_MG_8840
A huge wave hits the breakwater at Point Betsie, north of Frankfort, Michigan.
_MG_8914
The Gardner River as it flows out of Yellowstone National Park to the town of Gardiner (spelled differently than the river), Montana, where it flows into the Yellowstone River.
_MG_9517
I came upon this doe and her two fawns on a foggy morning near Clarksville, Michigan. They were kind enough to allow me to do a U-turn so I could shoot out the driver’s-side window of my car.
_MG_9938
The Royal 7 Motel in Bozeman, Montana. This is a composite of several photos I made to balance the light. I wanted to capture the garish light of the neon sign and well as the warm, inviting light in the windows of the motel lobby. I loved the reflection of the sign on the wet pavement. (I stood out in the rain to get the shot.)

A visit to Yellowstone National Park – Album # 2 – Mammoth Hot Springs

Mammoth Hot Springs is at an elevation of 6,735 feet, about 1,200 feet higher than Gardiner, Montana. We drove through Mammoth every day on our way into Yellowstone National Park. The U.S. Army had its headquarters at Mammoth Hot Springs when it policed the park. Many of the buildings from that era remain and are used by the National Park Service. In addition there is a lovely hotel.

Mammoth also has a herd of elk who snarl up traffic regularly. There always seemed to be two park rangers assigned to monitoring the herd, although their real job was to monitor people who don’t understand that the herd is wild.

Of course, the big attraction at Mammoth is the travertine-depositing hot springs. The are a massive, strange, and beautiful.

The post office at Mammoth Hot Springs is guarded by two grizzly bear statues, the only grizzlies we saw in the park.

_MG_8912

These houses were the officers’ quarters when Mammoth was the home of Fort Yellowstone._MG_8660

One of the other attractive buildings in Mammoth.

_MG_8658

The elk herd at Mammoth loves to graze on the old Fort Yellowstone parade grounds.

_MG_1134
During the rut, the herd is always under the watchful eye of the bull elk.

_MG_1146

One morning as I was coming back from an early morning photo shoot, I noticed this young male elk consorting with some of the females in the harem.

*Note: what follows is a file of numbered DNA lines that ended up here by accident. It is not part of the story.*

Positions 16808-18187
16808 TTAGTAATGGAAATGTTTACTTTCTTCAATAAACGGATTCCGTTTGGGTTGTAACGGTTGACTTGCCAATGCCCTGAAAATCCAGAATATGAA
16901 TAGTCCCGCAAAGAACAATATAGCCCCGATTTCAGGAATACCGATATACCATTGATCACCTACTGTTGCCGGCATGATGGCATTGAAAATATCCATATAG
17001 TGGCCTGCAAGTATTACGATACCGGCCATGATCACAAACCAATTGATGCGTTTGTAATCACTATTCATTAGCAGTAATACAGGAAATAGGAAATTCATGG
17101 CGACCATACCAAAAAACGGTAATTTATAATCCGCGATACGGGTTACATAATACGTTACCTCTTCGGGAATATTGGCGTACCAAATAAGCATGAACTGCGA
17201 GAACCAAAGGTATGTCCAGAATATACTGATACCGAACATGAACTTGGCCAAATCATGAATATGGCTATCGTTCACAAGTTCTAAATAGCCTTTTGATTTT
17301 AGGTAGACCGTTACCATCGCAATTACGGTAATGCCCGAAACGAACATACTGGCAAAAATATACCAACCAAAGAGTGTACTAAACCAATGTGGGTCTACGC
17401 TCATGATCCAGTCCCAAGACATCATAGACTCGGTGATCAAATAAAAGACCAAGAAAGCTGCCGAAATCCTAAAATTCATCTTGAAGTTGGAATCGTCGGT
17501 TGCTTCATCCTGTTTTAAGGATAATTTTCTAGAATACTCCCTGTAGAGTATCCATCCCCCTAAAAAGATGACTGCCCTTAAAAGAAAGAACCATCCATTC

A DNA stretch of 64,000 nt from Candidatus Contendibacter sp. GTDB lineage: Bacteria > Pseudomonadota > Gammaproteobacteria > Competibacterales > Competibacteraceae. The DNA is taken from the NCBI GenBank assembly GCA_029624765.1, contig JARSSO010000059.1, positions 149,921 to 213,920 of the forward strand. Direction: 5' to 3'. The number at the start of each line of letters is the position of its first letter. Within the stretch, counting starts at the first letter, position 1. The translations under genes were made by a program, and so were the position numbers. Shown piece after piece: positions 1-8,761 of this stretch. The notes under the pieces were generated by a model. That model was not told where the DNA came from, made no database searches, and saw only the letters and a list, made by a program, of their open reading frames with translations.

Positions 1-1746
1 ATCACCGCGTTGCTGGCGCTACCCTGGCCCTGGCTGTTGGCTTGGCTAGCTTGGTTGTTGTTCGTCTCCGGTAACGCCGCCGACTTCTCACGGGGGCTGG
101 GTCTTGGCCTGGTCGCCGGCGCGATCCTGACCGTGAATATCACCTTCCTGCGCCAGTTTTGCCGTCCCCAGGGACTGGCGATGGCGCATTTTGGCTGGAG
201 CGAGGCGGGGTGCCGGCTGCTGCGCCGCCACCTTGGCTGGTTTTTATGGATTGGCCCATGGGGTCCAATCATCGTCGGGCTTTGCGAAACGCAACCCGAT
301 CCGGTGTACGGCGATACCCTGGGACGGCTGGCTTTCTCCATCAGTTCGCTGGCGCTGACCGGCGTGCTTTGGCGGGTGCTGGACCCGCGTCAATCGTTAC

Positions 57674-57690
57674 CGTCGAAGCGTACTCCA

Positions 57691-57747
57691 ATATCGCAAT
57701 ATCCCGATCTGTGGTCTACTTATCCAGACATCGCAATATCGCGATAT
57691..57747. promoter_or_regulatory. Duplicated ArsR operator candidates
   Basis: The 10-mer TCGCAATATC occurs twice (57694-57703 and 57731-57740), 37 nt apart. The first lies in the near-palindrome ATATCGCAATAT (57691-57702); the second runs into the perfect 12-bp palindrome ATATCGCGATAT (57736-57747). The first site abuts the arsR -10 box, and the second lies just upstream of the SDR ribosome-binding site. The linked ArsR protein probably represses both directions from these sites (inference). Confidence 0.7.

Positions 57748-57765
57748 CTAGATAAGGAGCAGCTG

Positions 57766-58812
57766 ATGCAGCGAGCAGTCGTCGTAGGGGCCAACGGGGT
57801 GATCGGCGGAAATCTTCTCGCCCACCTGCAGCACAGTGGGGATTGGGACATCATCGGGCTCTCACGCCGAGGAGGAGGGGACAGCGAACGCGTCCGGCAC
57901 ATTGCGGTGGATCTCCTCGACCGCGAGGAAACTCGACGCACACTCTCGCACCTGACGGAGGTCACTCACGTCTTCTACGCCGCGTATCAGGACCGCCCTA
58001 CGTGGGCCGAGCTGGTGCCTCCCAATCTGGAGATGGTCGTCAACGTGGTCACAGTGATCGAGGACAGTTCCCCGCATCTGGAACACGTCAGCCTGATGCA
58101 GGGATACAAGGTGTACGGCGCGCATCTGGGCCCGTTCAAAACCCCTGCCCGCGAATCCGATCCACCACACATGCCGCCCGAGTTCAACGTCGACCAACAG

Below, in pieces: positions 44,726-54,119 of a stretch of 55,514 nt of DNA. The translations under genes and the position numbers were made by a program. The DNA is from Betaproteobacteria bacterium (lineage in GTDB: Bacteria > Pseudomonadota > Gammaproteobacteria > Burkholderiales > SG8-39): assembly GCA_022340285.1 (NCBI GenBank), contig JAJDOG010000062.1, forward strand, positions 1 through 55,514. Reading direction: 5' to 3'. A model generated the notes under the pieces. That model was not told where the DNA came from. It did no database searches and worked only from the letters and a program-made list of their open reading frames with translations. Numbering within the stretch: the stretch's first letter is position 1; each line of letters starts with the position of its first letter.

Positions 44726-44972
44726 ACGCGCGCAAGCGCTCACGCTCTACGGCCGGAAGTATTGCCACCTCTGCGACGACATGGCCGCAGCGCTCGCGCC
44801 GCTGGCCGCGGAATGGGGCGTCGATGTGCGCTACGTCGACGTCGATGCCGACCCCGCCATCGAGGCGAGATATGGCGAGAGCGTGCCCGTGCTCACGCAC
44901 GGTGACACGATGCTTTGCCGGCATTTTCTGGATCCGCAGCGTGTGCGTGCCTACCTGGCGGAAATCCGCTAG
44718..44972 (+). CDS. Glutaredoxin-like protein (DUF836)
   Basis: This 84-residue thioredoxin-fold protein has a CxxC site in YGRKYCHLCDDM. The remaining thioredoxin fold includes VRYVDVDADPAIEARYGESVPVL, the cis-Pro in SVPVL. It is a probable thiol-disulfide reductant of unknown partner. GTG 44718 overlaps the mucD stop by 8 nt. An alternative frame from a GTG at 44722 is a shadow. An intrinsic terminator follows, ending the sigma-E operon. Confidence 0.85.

_MG_1151
It wasn’t long before the bull was on the scene to chase off the young male and reassert his dominance of the harem.
_MG_1138
This is one of those photos that just happens. I was taking a landscape photo looking out from Mammoth Hot Springs towards Gardiner, when this head walked into my viewfinder.
_MG_0798
Liberty Cap is a 37 foot high structure built by a hot spring that was once active in the area. Liberty Cap was given its name by the Hayden Survey in 1871. The structure reminded members of the survey of the caps worn during the French revolution to symbolize freedom and liberty.
_MG_8664
The Mammoth Hot Springs are a huge structure, in two groups pf terraces, the Lower and Upper Terraces. You walk around the Lower Terraces on a boardwalk. You drive around the Upper Terraces.
_MG_8671
This, I believe, is called Palette Springs.
_MG_8665
There are signs reminding people not to get off the boardwalk. The structure is fragile and the water temperature can get as high as 163 degrees.

_MG_0129

The terraces stand on a base of limestone. When hot water forces its way up through the limestone it mixes with dissolved carbon dioxide to form a weak carbonic acid, which dissolves calcium carbonate, the primary compound in limestone. When it reaches the surface, the calcium carbonate forms the travertine.
_MG_0083-Edit
My understanding is that the travertine is white. The colors are caused by microorganisms, called thermophiles, that thrive on heat. In the hottest water the thermophiles are colorless or yellow. In the cooler water, the thermophiles are orange, brown, and green.

_MG_0079

The textures and colors on these terraces are so beautiful and interesting, I am sharing quite a few photos.  _MG_0085-Edit

_MG_0086-Edit
_MG_0091
The geysers in Yellowstone are the result of volcanic activity. They sit in the caldera that was once an active volcano. (It is still active just a few miles beneath the earth’s surface, which is why we have geysers.) Mammoth Hot Springs is not in the caldera. Scientists still do not know what the volcanic heat source is that fuels these hot springs.